Caring for the wounded of the First World War was tough and challenging work, demanding extensive knowledge, technical skill, and high levels of commitment. Although allied nurses were admired in their own time for their altruism and courage, their image was distorted by the lens of popular mythology. They came to be seen as self-sacrificing heroines, romantic foils to the male combatant and doctors' handmaidens, rather than being appreciated as trained professionals performing significant work in their own right. Christine Hallett challenges these myths to reveal the true story of allied nursing in the First World War - one which is both more complex and more absorbing.
Drawing upon evidence from archives across the world, Veiled Warriors offers a compelling account of nurses' wartime experiences and a clear appraisal of their work and its contribution to the allied cause between 1914 and 1918, on both the Western and the Eastern Fronts. Nurses believed they were involved in a multi-layered battle. Primarily, they were fighting for the lives of their patients on the "second battlefield" of casualty clearing stations, transports, and military hospitals. Beyond this, they were an integral component of the allied military machine, putting their own lives at risk in field hospitals close to the front lines, on board hospital ships vulnerable to enemy submarine attack, and in base hospitals subject to heavy bombardment.
As working women in a sometimes hostile, chauvinistic world, allied nurses were also fighting to gain recognition for their profession and political rights for their sex. For them, military nursing might help to win not only the war itself, but also a more powerful voice for women in the post-war world.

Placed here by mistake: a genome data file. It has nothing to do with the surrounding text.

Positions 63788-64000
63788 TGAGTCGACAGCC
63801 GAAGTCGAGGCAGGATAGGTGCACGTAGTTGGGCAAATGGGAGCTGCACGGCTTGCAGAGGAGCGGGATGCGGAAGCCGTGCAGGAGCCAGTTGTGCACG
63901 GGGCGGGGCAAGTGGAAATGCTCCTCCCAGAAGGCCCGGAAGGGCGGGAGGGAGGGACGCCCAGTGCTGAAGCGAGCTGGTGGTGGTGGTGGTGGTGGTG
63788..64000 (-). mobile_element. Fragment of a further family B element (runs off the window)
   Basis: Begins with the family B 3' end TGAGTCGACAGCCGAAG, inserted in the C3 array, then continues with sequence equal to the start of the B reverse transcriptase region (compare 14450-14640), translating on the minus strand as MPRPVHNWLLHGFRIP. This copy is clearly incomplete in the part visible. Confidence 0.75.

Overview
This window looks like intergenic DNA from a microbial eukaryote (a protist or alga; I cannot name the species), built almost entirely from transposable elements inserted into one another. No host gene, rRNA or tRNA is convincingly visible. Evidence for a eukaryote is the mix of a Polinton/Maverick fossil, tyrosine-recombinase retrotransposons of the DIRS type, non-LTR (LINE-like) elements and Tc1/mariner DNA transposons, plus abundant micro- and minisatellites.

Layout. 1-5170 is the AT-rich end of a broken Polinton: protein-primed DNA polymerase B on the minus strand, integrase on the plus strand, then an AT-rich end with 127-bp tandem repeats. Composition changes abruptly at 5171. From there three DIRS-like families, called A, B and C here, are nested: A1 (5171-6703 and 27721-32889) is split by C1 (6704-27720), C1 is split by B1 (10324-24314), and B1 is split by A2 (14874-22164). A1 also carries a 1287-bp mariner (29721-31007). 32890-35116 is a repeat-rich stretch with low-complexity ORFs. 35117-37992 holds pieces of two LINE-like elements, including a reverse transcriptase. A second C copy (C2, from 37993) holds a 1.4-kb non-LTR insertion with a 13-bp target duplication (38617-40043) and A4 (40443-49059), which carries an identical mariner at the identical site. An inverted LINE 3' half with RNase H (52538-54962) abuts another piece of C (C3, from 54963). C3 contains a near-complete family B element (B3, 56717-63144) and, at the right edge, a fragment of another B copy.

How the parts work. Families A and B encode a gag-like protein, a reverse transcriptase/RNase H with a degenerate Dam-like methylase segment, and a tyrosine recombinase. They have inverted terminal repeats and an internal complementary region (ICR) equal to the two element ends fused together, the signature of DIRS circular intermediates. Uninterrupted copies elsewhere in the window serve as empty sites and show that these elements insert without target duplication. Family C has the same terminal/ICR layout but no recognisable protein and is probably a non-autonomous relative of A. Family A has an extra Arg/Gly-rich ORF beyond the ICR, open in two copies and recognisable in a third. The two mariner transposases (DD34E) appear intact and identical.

What listeners say about Veiled Warriors
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- Amazon Customer
What did you like most about Veiled Warriors?
It traversed the records of a range of nurses' experiences in WWI in relation to the main theatres of the war.
What did you like best about this story?
The extracts from the nurses' diaries and letters.
Would you be willing to try another one of Elizabeth Jasicki’s performances?
Maybe - as I have worked out how to minimise her pedantic narration and condescending pronunciations - speed it up a little. The narration was irritating until I did this and then I was able to settle in and listen more easily.
Was this a book you wanted to listen to all in one sitting?
No - its not that type of book. It does take some copncentration so as not to miss content detail.
Any additional comments?
This book is a good overview and covers some of the issues. I found a little repetition here and there which may not have been picked up if reading it.
Interesting perspective of the different fights of the nurses, both on the second battlefield as well as for their rights as trained nurses.